"M. Laptev wants to see you," his daughter said to him, going into his study.

"Ru-ru-ru-ru," he hummed louder than ever, and turning into the drawing-room, gave his hand to Laptev, and asked: "What good news have you to tell me?"

It was dark in the drawing-room. Laptev, still standing with his hat in his hand, began apologising for disturbing him; he asked what was to be done to make his sister sleep at night, and why she was growing so thin; and he was embarrassed by the thought that he had asked those very questions at his visit that morning.

"Tell me," he said, "wouldn't it be as well to send for some specialist on internal diseases from Moscow? What do you think of it?"

The doctor sighed, shrugged his shoulders, and made a vague gesture with his hands.

It was evident that he was offended. He was a very huffy man, prone to take offence, and always ready to suspect that people did not believe in him, that he was not recognised or properly respected, that his patients exploited him, and that his colleagues showed him ill-will. He was always jeering at himself, saying that fools like him were only made for the public to ride rough-shod over them.

Yulia Sergeyevna lighted the lamp. She was tired out with the service, and that was evident from her pale, exhausted face, and her weary step. She wanted to rest. She sat down on the sofa, put her hands on her lap, and sank into thought. Laptev knew that he was ugly, and now he felt as though he were conscious of his ugliness all over his body. He was short, thin, with ruddy cheeks, and his hair had grown so thin that his head felt cold. In his expression there was none of that refined simplicity which makes even rough, ugly faces attractive; in the society of women, he was awkward, over-talkative, affected. And now he almost despised himself for it. He must talk that Yulia Sergeyevna might not be bored in his company. But what about? About his sister's illness again?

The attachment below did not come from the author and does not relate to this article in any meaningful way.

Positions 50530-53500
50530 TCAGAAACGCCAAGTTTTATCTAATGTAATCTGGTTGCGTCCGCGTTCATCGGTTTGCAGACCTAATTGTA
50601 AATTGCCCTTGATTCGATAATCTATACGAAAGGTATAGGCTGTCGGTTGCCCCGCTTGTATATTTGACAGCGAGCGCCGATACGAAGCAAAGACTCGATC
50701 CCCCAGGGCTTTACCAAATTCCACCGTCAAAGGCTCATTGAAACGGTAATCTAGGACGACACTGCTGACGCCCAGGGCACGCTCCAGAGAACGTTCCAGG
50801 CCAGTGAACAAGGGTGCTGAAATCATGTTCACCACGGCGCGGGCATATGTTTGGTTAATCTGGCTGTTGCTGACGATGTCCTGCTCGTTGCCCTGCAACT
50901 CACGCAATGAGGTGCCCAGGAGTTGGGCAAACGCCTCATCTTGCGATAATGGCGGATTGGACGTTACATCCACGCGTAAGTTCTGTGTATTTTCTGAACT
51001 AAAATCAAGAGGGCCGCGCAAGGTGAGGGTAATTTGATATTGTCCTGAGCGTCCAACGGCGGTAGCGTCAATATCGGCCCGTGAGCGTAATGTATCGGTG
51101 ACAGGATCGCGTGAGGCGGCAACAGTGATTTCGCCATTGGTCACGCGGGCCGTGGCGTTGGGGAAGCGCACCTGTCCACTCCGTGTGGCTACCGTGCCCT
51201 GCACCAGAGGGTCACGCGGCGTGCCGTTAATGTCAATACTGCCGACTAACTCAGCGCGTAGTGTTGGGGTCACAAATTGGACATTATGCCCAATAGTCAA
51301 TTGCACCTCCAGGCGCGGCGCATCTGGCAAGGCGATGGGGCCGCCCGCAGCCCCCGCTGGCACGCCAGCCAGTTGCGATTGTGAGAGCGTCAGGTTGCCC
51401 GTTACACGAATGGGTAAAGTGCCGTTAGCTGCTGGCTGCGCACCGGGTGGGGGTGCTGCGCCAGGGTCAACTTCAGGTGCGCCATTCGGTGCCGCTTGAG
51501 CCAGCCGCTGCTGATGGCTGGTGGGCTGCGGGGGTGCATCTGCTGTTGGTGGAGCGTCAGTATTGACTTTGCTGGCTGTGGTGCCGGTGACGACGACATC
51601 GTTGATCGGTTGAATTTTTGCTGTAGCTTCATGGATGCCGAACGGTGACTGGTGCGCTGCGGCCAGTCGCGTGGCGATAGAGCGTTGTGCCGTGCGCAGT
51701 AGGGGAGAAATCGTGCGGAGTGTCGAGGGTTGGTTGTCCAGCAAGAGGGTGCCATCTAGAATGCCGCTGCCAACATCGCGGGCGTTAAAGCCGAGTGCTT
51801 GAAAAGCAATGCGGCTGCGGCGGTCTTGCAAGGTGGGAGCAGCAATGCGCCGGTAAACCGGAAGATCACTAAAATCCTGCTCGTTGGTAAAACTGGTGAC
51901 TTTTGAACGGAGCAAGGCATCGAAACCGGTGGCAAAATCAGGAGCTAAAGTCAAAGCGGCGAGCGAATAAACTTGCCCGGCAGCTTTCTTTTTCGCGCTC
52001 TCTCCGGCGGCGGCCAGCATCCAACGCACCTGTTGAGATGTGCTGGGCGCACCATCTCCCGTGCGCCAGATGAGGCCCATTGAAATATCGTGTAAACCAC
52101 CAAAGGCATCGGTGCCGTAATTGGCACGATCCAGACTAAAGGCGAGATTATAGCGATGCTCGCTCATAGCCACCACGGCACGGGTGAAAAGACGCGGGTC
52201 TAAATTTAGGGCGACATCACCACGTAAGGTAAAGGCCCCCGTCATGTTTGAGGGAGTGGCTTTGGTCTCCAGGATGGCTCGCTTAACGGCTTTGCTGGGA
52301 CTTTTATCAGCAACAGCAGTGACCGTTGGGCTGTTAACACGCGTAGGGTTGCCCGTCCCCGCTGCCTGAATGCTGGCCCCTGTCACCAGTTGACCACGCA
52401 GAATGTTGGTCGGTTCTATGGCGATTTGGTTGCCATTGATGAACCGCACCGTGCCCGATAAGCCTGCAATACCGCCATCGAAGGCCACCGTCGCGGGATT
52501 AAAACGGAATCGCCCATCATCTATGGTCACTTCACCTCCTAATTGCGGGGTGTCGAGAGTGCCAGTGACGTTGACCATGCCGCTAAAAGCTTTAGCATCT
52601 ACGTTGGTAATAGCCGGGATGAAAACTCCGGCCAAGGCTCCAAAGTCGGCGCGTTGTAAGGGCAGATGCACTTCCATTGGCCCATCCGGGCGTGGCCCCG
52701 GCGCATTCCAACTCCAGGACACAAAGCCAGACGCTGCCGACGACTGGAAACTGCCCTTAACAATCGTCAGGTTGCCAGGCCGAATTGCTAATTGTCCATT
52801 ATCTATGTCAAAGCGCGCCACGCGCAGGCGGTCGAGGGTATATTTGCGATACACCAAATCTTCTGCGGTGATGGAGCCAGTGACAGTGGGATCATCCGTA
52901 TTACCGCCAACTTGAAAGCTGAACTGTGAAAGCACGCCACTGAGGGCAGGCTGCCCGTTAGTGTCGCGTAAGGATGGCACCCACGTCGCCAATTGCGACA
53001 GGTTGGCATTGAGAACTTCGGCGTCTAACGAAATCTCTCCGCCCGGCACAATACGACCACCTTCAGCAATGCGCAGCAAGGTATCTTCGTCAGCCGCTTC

And he began to talk about medicine, saying what is usually said. He approved of hygiene, and said that he had long ago wanted to found a night-refuge in Moscow -- in fact, he had already calculated the cost of it. According to his plan the workmen who came in the evening to the night-refuge were to receive a supper of hot cabbage soup with bread, a warm, dry bed with a rug, and a place for drying their clothes and their boots.

Yulia Sergeyevna was usually silent in his presence, and in a strange way, perhaps by the instinct of a lover, he divined her thoughts and intentions. And now, from the fact that after the evening service she had not gone to her room to change her dress and drink tea, he deduced that she was going to pay some visit elsewhere.

"But I'm in no hurry with the night-refuge," he went on, speaking with vexation and irritability, and addressing the doctor, who looked at him, as it were, blankly and in perplexity, evidently unable to understand what induced him to raise the question of medicine and hygiene. "And most likely it will be a long time, too, before I make use of our estimate. I fear our night-shelter will fall into the hands of our pious humbugs and philanthropic ladies, who always ruin any undertaking."

Yulia Sergeyevna got up and held out her hand to Laptev.

"Excuse me," she said, "it's time for me to go. Please give my love to your sister."

"Ru-ru-ru-ru," hummed the doctor. "Ru-ru-ru-ru."

Yulia Sergeyevna went out, and after staying a little longer, Laptev said good-bye to the doctor and went home. When a man is dissatisfied and feels unhappy, how trivial seem to him the shapes of the lime-trees, the shadows, the clouds, all the beauties of nature, so complacent, so indifferent! By now the moon was high up in the sky, and the clouds were scudding quickly below. "But how na?e and provincial the moon is, how threadbare and paltry the clouds!" thought Laptev. He felt ashamed of the way he had talked just now about medicine, and the night-refuge. He felt with horror that next day he would not have will enough to resist trying to see her and talk to her again, and would again be convinced that he was nothing to her. And the day after -- it would be the same. With what object? And how and when would it all end?

At home he went in to see his sister. Nina Fyodorovna still looked strong and gave the impression of being a well-built, vigorous woman, but her striking pallor made her look like a corpse, especially when, as now, she was lying on her back with her eyes closed; her eldest daughter Sasha, a girl of ten years old, was sitting beside her reading aloud from her reading-book.

"Alyosha has come," the invalid said softly to herself.

There had long been established between Sasha and her uncle a tacit compact, to take turns in sitting with the patient. On this occasion Sasha closed her reading-book, and without uttering a word, went softly out of the room. Laptev took an historical novel from the chest of drawers, and looking for the right page, sat down and began reading it aloud.